Pollution of health newsBMJ 2017; 356 doi: https://doi.org/10.1136/bmj.j1262 (Published 15 March 2017) Cite this as: BMJ 2017;356:j1262
- Gary Schwitzer, publisher of HealthNewsReview.org
US President Donald Trump placed the term fake news in the global lexicon with his repeated criticism of journalism that doesn’t suit him. But with the viral spread of that term, many now apply it to what is actually sloppy journalism. Fake denotes deliberate deceit. Sloppy refers to a much broader range of hurried, incomplete, poorly researched news, not necessarily with deceitful intent. They are different problems with different sources and require different solutions.
Journalists and public health officials have shown that Trump has promoted fake news about health and health policy with, for example, his statements about vaccines and autism.1 His recent State of the Union address included false assertions about the Affordable Care Act23 and the US Food and Drug Administration.45
The democratisation of the internet delivers the unfortunate side effect of allowing fake health news to be spread by websites that deliberately publish hoaxes, propaganda, and disinformation as real news—often using social media to drive web traffic and amplify their effect.6 One newspaper analysis stated, “Misinformation published by conspiracy sites about serious health conditions is often shared more widely than evidence-based reports from reputable news organisations.”7 Google and Facebook have taken steps to try to stop fake health news messengers at least temporarily.8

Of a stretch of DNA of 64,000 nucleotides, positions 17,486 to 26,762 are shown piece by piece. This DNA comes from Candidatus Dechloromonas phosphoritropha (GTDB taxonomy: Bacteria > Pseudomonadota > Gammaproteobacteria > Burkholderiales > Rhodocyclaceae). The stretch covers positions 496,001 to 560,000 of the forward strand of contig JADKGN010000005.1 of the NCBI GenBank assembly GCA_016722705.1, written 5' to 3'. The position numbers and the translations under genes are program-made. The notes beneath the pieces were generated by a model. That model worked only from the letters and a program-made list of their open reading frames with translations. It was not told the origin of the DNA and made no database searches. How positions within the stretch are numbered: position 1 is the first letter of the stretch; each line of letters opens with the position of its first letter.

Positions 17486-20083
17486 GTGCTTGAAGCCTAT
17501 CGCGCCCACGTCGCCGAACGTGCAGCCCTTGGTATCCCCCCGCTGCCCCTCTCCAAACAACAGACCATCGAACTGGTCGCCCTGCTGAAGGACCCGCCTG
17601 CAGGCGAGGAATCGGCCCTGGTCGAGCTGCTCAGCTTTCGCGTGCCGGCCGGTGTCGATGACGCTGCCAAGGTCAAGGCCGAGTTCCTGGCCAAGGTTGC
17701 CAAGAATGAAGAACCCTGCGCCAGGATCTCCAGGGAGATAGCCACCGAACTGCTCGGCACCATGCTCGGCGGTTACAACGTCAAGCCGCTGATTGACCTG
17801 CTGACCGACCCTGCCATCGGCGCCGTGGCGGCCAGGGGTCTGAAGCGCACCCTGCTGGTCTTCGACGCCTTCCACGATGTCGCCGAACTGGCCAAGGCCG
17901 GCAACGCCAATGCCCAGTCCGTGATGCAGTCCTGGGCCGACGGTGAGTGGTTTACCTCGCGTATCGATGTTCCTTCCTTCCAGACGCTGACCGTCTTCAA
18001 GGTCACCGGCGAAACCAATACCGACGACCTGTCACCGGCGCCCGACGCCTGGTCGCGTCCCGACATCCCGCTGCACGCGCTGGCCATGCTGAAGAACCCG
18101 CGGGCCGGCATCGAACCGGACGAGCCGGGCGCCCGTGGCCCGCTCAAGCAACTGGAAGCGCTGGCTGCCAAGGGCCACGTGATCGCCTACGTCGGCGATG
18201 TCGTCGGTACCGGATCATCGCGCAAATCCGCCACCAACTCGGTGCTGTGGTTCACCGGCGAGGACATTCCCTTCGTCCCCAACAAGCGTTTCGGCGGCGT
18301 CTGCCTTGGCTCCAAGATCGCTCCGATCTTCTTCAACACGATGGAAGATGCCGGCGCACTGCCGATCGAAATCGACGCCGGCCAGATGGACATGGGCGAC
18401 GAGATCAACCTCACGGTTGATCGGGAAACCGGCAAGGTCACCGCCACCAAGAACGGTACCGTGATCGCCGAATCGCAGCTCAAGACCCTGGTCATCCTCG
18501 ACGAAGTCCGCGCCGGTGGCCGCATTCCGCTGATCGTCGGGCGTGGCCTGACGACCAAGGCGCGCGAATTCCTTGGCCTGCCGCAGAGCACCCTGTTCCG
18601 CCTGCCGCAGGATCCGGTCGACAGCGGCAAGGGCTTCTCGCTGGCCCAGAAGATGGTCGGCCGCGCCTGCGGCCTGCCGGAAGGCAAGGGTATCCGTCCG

The flow of healthcare and research news to the public can be contaminated at various points along a polluted stream of information.
Social media sites are often mere conduits for news coming from further upstream, including vested interests that stand to gain by promoting their ideas in the most positive light. The sources of the pollution are often public relations news releases emanating from these vested interests, most notoriously from questionable commercial interests such as companies selling herbal cures for cancer, but also from mainstream government health agencies, researchers, universities, clinicians, hospitals and medical centres, drug and device manufacturers, and industry funded advocacy groups.
When researchers, their journal manuscripts, news releases, and journalists spin findings to emphasise the beneficial effect of an intervention,9 is that fake news? The definition seems to matter less than the imperative to find a solution.
The media watchdog HealthNewsReview.org has systematically reviewed more than 330 healthcare news releases in the past two years. Our aim is not only to check facts but to help citizens learn how to improve their critical thinking. If we had not begun looking, the following troublesome episode would probably have evaded scrutiny.